• Reading: Harvard University: John F. Kennedy School of Government: Joan Shorenstein Center on the Press, Politics and Public Policy: Robin Sproul's: “Exit Polls: Better or Worse Since the 2000 Election?” Link: Harvard University: John F. Kennedy School of Government: Joan Shorenstein Center on the Press, Politics and Public Policy: Robin Sproul's: “Exit Polls: Better or Worse Since the 2000 Election?” (PDF)
     
    Instructions: Please click on the link above, select the link to the title after the author’s name, and then read this entire PDF (41 pages).  What are Sproul’s primary criticisms about exit polling?
     
    Reading and answering the question above should take approximately 2 hours to complete.
     
    Terms of Use: Please respect the copyright and terms of use displayed on the webpage above.

5.4 Campaigning and “New” Media   5.4.1 The Rise of the Internet Campaign   - Reading: United Diversity: Matthew Scott Hindman's: Voice, Equality, and the Internet: “The Lessons of Howard Dean” Link: United Diversity: Matthew Scott Hindman's: Voice, Equality, and the Internet: “The Lessons of Howard Dean” (PDF)
 
Instructions: Please click on the link above, select the “voice_equality_and_the_internet.pdf” link (second from the bottom), and then read pages 17–29. 
 
This reading should take approximately 30 minutes to complete.
  
Terms of Use: Please respect the copyright and terms of use displayed on the webpage above.

  • Reading: Time: Karen Tumulty's: “Obama’s Viral Marketing Campaign” Link: Time: Karen Tumulty's: “Obama’s Viral Marketing Campaign” (HTML)
     
    Instructions: Please click on the link above, and read this entire webpage, ensuring to click the arrow to read the second page.
     
    This reading should take approximately 30 minutes to complete.
               
    Terms of Use: Please respect the copyright and terms of use displayed on the webpage above.

  • Reading: Pew Internet & American Life Project: “The Internet and Campaign 2010” Link: Pew Internet & American Life Project: “The Internet and Campaign 2010” (PDF)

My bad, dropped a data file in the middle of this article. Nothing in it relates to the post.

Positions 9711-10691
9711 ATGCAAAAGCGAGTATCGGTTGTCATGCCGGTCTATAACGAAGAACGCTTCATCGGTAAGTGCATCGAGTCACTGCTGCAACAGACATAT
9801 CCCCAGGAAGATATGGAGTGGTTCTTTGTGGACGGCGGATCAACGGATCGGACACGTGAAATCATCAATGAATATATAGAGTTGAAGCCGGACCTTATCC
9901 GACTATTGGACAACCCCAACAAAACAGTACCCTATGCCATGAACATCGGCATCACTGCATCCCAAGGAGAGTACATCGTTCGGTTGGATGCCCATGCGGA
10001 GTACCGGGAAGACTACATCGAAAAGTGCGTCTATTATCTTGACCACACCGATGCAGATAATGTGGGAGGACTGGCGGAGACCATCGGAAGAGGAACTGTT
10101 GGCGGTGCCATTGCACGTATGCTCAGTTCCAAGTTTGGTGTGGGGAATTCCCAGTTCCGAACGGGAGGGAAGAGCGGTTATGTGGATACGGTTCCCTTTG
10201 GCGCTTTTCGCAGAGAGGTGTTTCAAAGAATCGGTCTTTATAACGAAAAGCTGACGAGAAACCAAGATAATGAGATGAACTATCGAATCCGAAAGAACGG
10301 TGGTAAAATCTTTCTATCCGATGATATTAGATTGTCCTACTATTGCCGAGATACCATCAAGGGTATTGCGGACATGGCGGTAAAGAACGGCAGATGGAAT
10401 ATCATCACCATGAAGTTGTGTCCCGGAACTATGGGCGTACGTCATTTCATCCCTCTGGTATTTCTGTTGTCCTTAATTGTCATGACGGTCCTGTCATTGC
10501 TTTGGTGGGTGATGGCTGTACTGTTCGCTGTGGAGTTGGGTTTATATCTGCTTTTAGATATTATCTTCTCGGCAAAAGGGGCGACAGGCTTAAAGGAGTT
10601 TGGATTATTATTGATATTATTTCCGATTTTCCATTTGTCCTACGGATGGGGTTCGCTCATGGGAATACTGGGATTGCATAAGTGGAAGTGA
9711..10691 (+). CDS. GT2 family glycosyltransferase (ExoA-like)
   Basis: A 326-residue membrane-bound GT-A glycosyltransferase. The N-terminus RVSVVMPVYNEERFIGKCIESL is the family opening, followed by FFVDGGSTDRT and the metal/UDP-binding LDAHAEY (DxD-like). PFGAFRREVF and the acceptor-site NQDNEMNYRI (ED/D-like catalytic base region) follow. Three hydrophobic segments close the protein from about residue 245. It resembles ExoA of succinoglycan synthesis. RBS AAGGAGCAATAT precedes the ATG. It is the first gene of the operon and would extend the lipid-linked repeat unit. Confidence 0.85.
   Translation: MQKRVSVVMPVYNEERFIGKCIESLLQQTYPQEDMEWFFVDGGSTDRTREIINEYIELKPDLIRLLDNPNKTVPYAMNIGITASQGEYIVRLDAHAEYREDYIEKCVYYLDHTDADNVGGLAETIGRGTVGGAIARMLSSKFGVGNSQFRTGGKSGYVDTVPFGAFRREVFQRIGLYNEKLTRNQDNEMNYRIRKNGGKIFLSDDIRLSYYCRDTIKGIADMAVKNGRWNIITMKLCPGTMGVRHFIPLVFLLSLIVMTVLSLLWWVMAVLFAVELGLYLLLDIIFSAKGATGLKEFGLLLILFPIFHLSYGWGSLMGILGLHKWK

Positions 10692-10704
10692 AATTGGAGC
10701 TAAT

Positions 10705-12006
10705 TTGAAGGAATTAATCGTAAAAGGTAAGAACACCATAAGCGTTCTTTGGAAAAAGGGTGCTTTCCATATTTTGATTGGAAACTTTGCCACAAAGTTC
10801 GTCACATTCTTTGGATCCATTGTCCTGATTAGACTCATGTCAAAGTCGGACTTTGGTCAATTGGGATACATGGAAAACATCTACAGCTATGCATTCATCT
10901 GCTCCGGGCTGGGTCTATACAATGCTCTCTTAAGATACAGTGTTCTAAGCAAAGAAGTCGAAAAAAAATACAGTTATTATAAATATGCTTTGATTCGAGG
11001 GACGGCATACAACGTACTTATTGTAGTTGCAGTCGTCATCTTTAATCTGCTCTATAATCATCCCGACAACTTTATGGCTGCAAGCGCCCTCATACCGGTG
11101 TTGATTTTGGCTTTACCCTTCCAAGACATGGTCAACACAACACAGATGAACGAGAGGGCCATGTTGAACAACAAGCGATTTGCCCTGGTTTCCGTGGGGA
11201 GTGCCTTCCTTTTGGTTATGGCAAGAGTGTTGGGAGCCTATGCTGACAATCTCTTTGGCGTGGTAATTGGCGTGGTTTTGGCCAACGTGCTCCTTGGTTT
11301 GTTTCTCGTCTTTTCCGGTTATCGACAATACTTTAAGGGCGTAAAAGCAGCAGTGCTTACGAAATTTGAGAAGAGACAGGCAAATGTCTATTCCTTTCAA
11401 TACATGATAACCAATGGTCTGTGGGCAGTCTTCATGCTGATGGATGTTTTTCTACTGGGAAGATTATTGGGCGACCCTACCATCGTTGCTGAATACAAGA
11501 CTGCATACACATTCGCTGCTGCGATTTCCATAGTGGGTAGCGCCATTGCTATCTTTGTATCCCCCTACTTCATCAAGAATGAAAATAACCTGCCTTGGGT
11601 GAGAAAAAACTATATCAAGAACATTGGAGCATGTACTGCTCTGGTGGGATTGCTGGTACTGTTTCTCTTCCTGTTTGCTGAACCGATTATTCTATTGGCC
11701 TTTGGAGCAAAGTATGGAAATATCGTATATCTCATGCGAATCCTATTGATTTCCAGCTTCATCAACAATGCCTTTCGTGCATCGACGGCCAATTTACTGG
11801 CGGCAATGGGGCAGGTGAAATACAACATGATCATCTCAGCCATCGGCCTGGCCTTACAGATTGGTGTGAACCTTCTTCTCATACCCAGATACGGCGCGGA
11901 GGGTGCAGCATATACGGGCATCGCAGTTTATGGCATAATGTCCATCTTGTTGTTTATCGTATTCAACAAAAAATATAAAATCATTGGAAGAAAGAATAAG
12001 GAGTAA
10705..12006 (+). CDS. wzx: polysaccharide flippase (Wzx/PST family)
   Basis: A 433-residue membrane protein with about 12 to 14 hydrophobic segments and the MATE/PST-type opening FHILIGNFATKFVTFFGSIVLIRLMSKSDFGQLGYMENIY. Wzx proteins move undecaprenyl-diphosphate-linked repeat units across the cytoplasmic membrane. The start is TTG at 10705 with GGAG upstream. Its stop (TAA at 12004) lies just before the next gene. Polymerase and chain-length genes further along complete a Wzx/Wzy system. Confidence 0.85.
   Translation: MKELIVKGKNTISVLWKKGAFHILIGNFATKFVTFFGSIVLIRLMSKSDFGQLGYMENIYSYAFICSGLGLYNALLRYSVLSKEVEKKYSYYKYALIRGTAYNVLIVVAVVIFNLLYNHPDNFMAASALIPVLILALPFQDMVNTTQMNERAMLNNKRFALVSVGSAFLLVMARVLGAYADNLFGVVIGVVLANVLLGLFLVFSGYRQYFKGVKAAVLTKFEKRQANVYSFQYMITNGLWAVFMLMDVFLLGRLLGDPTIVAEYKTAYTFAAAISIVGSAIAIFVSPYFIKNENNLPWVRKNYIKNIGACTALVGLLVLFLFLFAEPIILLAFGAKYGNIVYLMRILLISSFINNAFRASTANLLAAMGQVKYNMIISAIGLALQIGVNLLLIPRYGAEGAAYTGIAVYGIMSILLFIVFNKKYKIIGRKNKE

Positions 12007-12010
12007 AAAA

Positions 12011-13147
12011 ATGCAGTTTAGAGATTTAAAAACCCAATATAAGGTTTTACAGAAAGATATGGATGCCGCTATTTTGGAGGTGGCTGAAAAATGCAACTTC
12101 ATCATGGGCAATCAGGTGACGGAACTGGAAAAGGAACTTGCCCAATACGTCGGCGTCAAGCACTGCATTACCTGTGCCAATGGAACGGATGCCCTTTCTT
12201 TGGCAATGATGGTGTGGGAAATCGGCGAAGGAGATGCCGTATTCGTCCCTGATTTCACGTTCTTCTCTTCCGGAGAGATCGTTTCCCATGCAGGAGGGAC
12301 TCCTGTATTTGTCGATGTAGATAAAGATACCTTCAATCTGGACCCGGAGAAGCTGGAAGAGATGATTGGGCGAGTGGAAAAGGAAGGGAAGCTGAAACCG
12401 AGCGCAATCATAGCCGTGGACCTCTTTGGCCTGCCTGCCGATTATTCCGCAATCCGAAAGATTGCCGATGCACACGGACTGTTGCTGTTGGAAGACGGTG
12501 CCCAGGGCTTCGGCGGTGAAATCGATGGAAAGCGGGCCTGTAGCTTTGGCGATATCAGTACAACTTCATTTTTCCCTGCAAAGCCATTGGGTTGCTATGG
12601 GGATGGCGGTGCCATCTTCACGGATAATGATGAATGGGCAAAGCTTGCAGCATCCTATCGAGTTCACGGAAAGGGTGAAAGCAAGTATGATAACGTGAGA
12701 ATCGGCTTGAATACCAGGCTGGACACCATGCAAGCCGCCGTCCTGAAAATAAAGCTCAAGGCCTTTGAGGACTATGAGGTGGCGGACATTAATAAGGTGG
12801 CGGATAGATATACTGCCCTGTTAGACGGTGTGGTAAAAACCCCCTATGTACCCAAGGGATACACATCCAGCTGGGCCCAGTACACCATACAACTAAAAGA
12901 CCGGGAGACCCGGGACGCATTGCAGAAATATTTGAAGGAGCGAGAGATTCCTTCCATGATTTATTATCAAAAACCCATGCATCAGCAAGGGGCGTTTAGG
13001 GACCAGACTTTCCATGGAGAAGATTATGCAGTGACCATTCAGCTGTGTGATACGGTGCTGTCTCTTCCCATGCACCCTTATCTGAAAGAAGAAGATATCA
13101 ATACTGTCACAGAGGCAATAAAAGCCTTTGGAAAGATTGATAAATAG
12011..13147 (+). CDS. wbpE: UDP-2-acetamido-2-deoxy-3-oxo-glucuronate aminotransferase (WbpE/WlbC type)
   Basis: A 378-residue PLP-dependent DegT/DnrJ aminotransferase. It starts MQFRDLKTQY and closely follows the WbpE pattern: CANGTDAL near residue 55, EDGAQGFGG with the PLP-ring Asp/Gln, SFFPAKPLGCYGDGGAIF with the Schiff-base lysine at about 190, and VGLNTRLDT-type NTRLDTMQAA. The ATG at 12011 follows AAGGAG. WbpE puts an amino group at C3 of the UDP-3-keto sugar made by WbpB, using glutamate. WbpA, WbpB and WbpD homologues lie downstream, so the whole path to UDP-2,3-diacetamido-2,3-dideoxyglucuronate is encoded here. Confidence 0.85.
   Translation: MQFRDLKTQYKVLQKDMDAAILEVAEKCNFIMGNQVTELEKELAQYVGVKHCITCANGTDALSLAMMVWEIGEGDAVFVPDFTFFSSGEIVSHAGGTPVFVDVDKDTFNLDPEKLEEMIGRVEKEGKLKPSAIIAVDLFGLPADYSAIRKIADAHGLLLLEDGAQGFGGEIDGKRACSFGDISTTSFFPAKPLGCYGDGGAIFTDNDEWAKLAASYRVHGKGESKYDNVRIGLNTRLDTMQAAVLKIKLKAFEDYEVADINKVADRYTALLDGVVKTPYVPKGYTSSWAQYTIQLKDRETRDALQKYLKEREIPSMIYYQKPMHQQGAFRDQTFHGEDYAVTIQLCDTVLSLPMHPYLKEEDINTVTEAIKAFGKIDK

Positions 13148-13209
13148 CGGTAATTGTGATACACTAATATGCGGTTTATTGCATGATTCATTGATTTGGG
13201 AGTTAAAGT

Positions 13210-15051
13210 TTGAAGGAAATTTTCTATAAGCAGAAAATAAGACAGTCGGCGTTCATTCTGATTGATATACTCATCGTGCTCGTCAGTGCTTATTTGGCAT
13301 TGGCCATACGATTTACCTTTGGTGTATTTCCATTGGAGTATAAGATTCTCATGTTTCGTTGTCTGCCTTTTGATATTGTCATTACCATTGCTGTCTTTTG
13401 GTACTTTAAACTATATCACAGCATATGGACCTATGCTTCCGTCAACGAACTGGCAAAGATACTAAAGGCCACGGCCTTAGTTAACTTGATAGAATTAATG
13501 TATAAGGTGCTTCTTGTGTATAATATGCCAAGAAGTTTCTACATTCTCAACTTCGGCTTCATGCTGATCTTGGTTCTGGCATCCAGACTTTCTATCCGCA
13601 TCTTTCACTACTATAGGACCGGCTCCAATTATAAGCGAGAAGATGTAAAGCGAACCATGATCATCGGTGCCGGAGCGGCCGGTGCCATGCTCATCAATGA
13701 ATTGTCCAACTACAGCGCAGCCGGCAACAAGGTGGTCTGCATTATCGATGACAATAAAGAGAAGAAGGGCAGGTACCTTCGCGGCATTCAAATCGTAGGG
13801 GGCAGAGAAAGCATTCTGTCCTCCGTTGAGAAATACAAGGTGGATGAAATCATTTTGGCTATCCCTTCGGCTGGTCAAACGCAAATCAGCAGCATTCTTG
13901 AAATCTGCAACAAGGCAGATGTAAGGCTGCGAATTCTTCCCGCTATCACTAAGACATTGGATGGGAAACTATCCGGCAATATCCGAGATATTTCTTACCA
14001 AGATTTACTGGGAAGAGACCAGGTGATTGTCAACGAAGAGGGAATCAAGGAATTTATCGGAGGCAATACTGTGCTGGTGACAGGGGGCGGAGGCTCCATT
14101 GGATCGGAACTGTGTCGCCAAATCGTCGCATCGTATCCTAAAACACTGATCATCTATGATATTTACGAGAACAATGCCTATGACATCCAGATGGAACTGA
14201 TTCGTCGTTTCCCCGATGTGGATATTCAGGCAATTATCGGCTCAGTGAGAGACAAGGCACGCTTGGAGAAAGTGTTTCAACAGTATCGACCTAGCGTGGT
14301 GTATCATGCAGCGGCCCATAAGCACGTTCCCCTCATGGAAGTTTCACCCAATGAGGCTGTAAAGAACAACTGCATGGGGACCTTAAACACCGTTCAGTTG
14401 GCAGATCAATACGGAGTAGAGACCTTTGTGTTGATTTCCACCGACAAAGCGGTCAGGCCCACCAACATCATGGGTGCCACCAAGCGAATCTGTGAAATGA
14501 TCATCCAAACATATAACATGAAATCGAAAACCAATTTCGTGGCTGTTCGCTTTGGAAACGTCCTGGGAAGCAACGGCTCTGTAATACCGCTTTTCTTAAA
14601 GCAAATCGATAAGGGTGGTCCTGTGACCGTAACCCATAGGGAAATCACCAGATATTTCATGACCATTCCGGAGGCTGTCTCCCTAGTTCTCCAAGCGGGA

Instructions: Please click on the link above, select the “Download Report PDF” link, and then read this entire PDF (39 pages).

    This reading should take approximately 2 hours to complete.
     
    Terms of Use: Please respect the copyright and terms of use displayed on the webpage above.

5.4.2 Blogs, Twitter, and Facebook: The Impact of Social Media on Political Campaigns   - Web Media: The Century Foundation: “2012 Election: Discussion Part 1” The Saylor Foundation does not yet have materials for this portion of the course. If you are interested in contributing your content to fill this gap or aware of a resource that could be used here, please submit it here.

[Submit Materials](/contribute/)
  • Reading: Brookings Institution: Darrell West's: “Ten Ways Social Media Can Improve Campaign Engagement and Reinvigorate American Democracy” Link: Brookings Institution: Darrell West's: “Ten Ways Social Media Can Improve Campaign Engagement and Reinvigorate American Democracy” (HTML)
     
    Instructions: Please click on the link above, and read this entire webpage.
     
    This reading should take approximately 30 minutes to complete.
     
    Terms of Use: Please respect the copyright and terms of use displayed on the webpage above.